'A People's Army' charts story of Offaly area in War of Independence


Ronnie Ridgeway, Michael Kirwan and PJ Goode at the launch of "A People's Army “

THE story of Cloneygowan D Company of the Old IRA in the War of Independence has been charted in a new publication.

The book, “A People's Army– Cloneygowan D Company, Second Battalion, Offaly No. I Brigade, Irish Republican Army 1919-1923”, is penned by local historian, P.J. Goode, a native of the area.

The meticulously researched volume was launched at an informal ceremony in the grounds of Raheen Church on Saturday week last.

Speaking at the launch, held in keeping with Government Covid-19 regulations, author P.J. Goode said the book was primarily aimed at the people of Cloneygowan and district “for us to recall what it must have been like a century ago in what was once one small part of an empire.”

“There was a people's army here and a new National army who fought in our name,” stressed Mr Goode.

He said the names of those men and women featured in the book would forever be cherished and remembered by the people of the area.

Among those profiled in the history are John McEvoy, Daniel Finlay, Jack Deegan, Joseph Guinan, William Hyland, Edward Dunne, Christopher Smart, Joseph Dempsey, Denis Hyland, John Aspell. Edward Bracken, Harry Bryan, John Carthy, Thomas Cox, Patrick Dempsey, James Duffy, William Dunne, James Deering, Tom Davis, William and Edward Flanagan, Michael Feeney, Tom and John Guinan, Walter and Edward Gordon, Tom and Pat Gibson, Michael Kirwan, Denis and George McEvoy, Joe Mulpeter, James Moran, Joseph D. McKenna, William Quinn, Seamus Cummins, Daniel Quinn, John Richardson, Patrick Trimble, Patrick Tobin and Tom Wyer.

Members of Cumann na mBan from the area are also featured including Charlotte Fitzgerald Keller, Kate McEvoy, Catherine Mulpeter, Kate Dunne, Elizabeth Carthy and Jane Deegan Coleman.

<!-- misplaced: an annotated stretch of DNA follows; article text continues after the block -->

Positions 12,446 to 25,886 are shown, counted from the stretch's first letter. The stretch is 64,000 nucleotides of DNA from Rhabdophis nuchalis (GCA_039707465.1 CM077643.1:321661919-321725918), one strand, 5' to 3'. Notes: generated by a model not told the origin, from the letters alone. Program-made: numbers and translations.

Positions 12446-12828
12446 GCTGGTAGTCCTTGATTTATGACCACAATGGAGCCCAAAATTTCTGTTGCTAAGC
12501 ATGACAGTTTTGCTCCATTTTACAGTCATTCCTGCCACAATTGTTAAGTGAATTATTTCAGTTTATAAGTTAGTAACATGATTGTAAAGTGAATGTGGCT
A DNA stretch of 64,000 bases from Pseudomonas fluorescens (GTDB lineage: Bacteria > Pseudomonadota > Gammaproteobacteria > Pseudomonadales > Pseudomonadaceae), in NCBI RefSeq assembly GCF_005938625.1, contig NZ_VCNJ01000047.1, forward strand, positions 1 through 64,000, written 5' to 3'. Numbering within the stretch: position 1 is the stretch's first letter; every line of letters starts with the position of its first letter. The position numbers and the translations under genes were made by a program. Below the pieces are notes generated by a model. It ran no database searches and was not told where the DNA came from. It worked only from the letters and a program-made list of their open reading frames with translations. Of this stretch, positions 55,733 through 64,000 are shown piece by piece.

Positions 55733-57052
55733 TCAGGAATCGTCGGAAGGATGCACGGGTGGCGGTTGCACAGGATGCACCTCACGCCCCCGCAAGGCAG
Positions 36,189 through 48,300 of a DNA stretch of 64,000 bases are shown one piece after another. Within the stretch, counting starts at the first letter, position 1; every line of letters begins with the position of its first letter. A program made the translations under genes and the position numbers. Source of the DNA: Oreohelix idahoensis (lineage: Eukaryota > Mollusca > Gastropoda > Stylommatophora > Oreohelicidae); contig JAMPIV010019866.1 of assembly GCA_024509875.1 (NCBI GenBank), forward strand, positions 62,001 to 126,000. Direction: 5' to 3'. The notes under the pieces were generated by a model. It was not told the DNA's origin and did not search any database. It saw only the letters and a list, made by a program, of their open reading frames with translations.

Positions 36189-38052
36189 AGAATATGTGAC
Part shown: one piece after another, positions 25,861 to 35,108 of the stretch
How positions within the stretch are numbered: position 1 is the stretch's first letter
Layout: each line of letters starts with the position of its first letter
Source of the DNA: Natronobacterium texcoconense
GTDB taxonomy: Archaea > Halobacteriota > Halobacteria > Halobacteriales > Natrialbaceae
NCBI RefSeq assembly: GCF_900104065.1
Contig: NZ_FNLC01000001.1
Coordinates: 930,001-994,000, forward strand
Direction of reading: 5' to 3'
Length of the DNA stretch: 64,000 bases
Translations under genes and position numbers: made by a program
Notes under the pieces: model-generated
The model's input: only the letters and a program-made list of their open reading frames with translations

“Stirring times and dangerous ones too, it was Cloneygowan versus the empire,” stressed Mr Goode.

He added: “Outgunned, half trained, inexperienced under fire, these part time volunteer soldiers took on the might of an empire and not without some understanding of the significance of so doing.”

At the time of taking the oath of allegiance to the Republic, Coneygowan IRA company numbered 40 people, and about 30 a year later.

The adjoining companies of Garryhinch, Geashill, Killeigh, Ballinagar and Walsh Island could perhaps number an equal number per company.

Cloneygowan company was active and played its part in the revolution then under way.

“Police barracks were abandoned and burned out, neighbouring barracks attacked with fire and bombs, roads trenched repeatedly, trees felled, bridges blown, trains halted by armed men, sniping at military and direct ambushes in daylight causing casualties among police and military,” outlined the author.

The era also saw the creation of an alternative courts and justice system for citizens, much to the consternation of loyal citizens of the empire.

The Volunteer Flying Column commandant for north Offaly described the area as hostile and unsuitable terrain for ambushes. Yet a number of these attacks took place at one site in Raheen on the edge of the company's area. Though they were militarily unsuccessful they were useful for future experience in the field, stressed Mr Goode.

Writes the author: “It was unfortunate that the bloodiest attack on military happened in the late Civil War leading to the deaths of two young soldiers, former comrades now shooting at each other in a frenzy of bitterness over ongoing political settlements.”

Mr Goode dedicated the book to his father, Volunteer Michael Goode “C” Company (Mountmellick) II Battalion and “A” Company (Mountrath) VI Battalion Leix No. I Brigade IRA.

In his introduction the author pays tribute to all those who helped in researching the publication in particular Ronnie Ridgeway, Mike Kirwan, Breda Coleman O'Connor, Sean Carthy, Jim Keller and Dr Philip McConway.

He said you could have no greater companion for a day out than Ronnie Ridgeway. “His breadth of knowledge of local and county families, their offspring, the houses they live in or have lived in, his memory for names and his ability to charm and elicit information is second to none.”

“A People's Army” is available for purchase in the Offaly Historical Society shop in Tullamore and in Central Stores in Portarlington.

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